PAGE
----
In the Storytelling Edge, the authors cite a “movie theatre study” that investigated people’s physiological reactions to stories – in this case, a James Bond movie. What they found was that among other physiological reactions to the storyline, movie viewers’ brains synthesized a neurochemical called oxytocin. In my attempt to dig up the original study, I found this review by the investigator, Paul Zak: Why Inspiring Stories Make Us React: The Neuroscience of Narrative. It turns out that Zak is the researcher behind the discovery of the behavioural effect of oxytocin. This review is particularly valuable for nonprofit communicators because, through a series of video-based tests, Zak discovered that compelling narratives cause oxytocin release and have the power to affect our attitudes, beliefs, and behaviours: “Narratives that cause us to pay attention and also involve us emotionally are the stories that move us to action.” Check out the section of the review on narrative immersion which describes tests that “confirmed the causal role of oxytocin on post-narrative prosocial behavior” – including the role of oxytocin in increasing concern and increasing donations. The reference to this study in the Storytelling Edge book is on page 12. Research tells us >> Stories cause oxytocin release, which increases concern - and donations (link to original study) #nonprofit #storytelling #NPMC Click To Tweet

The power of stories to build empathy and connection

This next study established storytelling as an effective way to foster empathy, compassion, tolerance and respect for difference. The investigators found that the act of telling stories – even if they are not our own – can help to build a relationship with someone. Here’s how the Storytelling Edge authors summarize the study:

“…researchers put kids from different racial and economic backgrounds together for a series of storytime activities. The scientists found that even when the kids weren’t sharing their own stories – when they were simply reading storybooks – they developed empathy for one another. They felt more connected. And as they grew up, they were less racist and classist than other kids.”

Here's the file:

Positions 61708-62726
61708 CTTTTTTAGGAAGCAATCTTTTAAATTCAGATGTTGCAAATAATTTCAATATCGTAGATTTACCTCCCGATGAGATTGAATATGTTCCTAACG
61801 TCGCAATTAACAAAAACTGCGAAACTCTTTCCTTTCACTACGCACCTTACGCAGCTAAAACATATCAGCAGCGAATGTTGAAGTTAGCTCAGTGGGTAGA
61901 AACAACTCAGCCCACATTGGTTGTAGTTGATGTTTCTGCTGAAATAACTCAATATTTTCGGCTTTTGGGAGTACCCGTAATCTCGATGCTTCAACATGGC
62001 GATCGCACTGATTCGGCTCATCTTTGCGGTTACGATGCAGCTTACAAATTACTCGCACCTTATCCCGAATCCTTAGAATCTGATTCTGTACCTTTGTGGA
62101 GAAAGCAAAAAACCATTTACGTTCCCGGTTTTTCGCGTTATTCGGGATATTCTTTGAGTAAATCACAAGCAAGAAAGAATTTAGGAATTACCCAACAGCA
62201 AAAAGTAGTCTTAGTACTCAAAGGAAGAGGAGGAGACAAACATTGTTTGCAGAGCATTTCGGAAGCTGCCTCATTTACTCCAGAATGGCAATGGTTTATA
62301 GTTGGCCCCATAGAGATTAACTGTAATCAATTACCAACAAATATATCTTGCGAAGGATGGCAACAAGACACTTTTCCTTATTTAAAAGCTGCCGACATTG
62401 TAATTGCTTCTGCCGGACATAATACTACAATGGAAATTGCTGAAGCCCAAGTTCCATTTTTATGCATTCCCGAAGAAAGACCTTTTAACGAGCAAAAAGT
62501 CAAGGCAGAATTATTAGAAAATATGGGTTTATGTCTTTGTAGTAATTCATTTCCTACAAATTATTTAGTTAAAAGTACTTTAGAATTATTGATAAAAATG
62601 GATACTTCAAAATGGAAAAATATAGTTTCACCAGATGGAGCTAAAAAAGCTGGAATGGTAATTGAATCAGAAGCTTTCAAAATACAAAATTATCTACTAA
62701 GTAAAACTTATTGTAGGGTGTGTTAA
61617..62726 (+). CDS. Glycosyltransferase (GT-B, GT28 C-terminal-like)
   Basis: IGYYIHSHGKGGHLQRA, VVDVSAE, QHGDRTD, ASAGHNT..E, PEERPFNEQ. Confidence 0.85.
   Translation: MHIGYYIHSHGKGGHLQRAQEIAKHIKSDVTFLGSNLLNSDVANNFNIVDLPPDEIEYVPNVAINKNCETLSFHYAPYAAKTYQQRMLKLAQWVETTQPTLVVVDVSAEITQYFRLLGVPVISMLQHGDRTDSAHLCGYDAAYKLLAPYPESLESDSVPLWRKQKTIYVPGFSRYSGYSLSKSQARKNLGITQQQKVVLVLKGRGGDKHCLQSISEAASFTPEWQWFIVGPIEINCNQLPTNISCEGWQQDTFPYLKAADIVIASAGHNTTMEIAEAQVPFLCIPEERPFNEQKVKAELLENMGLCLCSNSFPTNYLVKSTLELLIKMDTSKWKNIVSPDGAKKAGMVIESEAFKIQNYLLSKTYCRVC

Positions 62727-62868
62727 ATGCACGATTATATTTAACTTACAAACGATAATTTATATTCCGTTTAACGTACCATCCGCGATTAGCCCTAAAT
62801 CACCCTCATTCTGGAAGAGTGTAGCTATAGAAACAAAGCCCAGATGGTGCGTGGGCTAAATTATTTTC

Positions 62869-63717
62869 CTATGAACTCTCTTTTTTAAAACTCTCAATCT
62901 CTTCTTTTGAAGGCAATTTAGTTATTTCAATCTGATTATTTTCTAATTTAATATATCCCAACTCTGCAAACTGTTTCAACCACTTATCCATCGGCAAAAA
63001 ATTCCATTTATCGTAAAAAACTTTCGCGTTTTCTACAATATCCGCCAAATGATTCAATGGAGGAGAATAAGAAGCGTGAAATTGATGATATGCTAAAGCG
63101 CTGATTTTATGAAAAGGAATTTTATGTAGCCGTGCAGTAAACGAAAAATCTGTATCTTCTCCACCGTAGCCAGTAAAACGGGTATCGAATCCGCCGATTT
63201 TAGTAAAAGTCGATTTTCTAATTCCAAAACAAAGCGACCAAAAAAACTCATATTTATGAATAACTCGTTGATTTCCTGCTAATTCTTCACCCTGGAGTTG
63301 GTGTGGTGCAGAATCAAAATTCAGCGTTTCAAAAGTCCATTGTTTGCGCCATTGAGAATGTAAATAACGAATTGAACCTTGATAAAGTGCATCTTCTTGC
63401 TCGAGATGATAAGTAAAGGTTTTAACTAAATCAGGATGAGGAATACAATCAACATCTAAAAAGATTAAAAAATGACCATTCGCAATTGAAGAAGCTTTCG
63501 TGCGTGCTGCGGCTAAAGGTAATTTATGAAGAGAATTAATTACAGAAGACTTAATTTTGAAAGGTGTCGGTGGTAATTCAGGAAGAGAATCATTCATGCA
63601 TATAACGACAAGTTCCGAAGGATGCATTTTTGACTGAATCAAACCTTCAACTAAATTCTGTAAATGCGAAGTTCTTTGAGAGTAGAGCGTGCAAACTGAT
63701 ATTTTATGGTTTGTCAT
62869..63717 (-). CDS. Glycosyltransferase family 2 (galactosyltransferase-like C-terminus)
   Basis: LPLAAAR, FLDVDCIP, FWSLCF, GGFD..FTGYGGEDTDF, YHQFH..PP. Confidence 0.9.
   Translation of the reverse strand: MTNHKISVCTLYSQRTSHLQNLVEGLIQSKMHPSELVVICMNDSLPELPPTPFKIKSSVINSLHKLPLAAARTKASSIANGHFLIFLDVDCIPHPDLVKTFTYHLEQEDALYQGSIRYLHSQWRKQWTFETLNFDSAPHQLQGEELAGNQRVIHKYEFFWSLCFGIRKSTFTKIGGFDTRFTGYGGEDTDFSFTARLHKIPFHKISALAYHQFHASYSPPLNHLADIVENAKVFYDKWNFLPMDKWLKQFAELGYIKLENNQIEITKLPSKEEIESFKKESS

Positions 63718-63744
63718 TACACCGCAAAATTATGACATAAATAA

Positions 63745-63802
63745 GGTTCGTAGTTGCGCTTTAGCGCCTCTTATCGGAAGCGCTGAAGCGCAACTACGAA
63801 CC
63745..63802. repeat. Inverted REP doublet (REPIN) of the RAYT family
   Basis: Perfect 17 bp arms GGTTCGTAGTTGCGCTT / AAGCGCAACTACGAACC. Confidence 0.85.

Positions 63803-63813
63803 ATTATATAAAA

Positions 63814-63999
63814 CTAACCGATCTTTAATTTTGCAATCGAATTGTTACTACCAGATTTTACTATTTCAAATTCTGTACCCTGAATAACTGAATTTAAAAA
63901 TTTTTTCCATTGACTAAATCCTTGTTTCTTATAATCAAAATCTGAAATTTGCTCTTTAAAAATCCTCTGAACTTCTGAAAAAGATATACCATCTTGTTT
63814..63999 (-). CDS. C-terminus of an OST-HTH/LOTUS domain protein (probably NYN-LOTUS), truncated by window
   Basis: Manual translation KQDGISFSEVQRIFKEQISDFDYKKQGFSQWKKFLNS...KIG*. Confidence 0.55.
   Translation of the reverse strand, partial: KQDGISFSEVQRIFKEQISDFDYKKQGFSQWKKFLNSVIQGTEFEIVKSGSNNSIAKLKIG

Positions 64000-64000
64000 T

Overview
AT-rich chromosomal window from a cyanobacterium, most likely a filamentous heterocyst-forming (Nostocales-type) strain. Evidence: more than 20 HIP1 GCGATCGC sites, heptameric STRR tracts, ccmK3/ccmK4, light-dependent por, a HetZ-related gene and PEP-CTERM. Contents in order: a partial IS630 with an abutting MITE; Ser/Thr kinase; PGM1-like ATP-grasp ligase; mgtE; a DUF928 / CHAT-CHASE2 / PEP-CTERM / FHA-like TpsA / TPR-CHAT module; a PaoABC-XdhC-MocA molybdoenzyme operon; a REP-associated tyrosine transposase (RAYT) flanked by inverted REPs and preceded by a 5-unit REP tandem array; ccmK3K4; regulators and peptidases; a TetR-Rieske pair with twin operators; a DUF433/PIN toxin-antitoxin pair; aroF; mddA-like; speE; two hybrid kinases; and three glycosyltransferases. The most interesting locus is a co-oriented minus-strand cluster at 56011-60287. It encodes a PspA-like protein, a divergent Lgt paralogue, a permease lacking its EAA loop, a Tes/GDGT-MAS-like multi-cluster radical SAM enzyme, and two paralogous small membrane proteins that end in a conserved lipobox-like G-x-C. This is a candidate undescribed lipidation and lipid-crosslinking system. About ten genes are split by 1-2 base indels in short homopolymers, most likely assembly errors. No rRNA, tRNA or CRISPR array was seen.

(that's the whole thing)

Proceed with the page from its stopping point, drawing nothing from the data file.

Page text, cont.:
Here’s the link to the original research: Developing cohesion and building positive relationships through storytelling in a culturally diverse New Zealand classroom. The reference to this study in the Storytelling Edge book is on page 14. Research tells us >> Stories build empathy and connection (link to original study) #nonprofit #storytelling #NPMC Click To Tweet

Bonus study: the importance of simple writing in storytelling

The book authors themselves conducted this last study. Rather than making a case for storytelling itself, it makes a case for easy-to-read, uncomplicated content. The authors analyzed a large volume of content, from celebrated novels to newspaper and magazine articles, using an automated reading-level calculator. Their conclusion: “The most popular writers on a given topic write at lower reading levels on average than their peers.” Here’s a link to the summary of this study they sent me: This Surprising Reading Level Analysis Will Change the Way You Write. Unfortunately, this post includes some broken images, but you can still get an idea of their process and the results. The reference to this study in the Storytelling Edge book is on page 38.

Can you add to this list?

Do you have any other research studies that you use to make a case for storytelling? Please add to this list by sharing your references in the comments. Making the case for storytelling at your nonprofit: 3 research studies #NPMC Click To Tweet